German Study, 1893.
Conflicts over Cultural Legitimacy
What is an Amateur ?
Editorial Director: Laurence Bertrand Dorléac
Editorial Assistant: Elodie Antoine
Translator: David Ames Curtis
We knew that photography had become an art in its own right by
fighting for its legitimacy on the very terrain occupied by the
Fine Arts. Today, it is a key component on the contemporary arts
scene and in the art market. We did not know how, from the nineteenth
century onward, it had positioned itself within society by participating
in a decisive way in the reorganization of the world.
We know the important
role the camera plays in the homogenization of modern life styles.
Strangely, we did not know very much about the photographic practices
of amateurs. Christian Joschke has just done their portrait in
an innovative dissertation where he brings out a subject that
was less egocentric than was thought to be the case, a volunteer
fighter who worked to change the order of the world. Paying close
attention to the German situation during the authoritarian reign
of Wilhelm II, he shows in what way, faced with the threat of
a breakup of the public space, bourgeois amateurs set their own
aspirations for liberal progress in opposition to the traditional
values of the aristocracy. Beginning especially in the 1890s,
a growing number of exhibitions, competitions, instruction manuals,
and texts helped to establish a kind of photography that was intended
to be the common weal of enlightened men.
was going to be changed thereby. That culture was no longer going
to be characterized only by a shared language but also by a share
gaze. By shifting politics from the explicit realm of a social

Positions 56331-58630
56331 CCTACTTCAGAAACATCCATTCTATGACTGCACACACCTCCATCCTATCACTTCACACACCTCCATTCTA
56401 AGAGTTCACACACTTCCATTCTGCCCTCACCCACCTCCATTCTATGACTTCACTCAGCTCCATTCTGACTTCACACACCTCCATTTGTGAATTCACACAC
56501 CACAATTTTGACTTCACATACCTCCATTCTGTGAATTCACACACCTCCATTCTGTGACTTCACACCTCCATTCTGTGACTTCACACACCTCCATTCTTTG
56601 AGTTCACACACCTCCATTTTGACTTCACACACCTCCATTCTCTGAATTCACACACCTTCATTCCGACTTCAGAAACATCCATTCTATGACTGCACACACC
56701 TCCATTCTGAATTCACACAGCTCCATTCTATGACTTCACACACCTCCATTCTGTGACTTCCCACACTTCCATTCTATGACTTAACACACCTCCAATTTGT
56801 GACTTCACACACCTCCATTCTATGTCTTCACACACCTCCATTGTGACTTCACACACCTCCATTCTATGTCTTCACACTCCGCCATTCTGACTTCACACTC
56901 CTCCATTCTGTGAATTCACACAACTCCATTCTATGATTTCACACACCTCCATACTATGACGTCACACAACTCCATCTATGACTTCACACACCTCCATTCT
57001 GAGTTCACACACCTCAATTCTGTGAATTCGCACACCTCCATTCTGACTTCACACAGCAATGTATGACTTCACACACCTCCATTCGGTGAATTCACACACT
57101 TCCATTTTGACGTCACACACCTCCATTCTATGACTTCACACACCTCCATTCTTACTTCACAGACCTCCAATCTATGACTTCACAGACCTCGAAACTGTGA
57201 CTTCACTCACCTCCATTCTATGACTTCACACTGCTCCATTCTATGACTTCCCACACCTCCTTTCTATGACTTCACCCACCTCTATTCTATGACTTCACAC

contract to the implicit one of images, the liberal bourgeoisie
nevertheless dangerously mixed up ethics and aesthetics. We know
what was to be the posterity of this movement launched at the
end of the nineteenth century, and not just in the vicious process
that witnessed Nazism leaning to a massive degree on this culture
of images in order to aid its intensive propaganda campaigns.
How did one go
from a desire to educate crowds to the will to fascinate them?
That is one of the questions posed by Joschke, which lies at the
juncture of social history, political history, the history of
the sciences, and the history of technologies. With his work,
the history of art makes a contribution to the study of people’s
mentalities. He belongs in this way of the pioneering tradition
of his interlocutor, Olivier Christin, who has long studied the
status of images in the West, in particular in his excellent book,
Les yeux pour le croire : Les Dix Commandements en images.
XVe-XVIIe siècles. Via the detour of ancient history,
Christin has opened up some totally prospects on the power of
images in a world dominated by the visual, our world.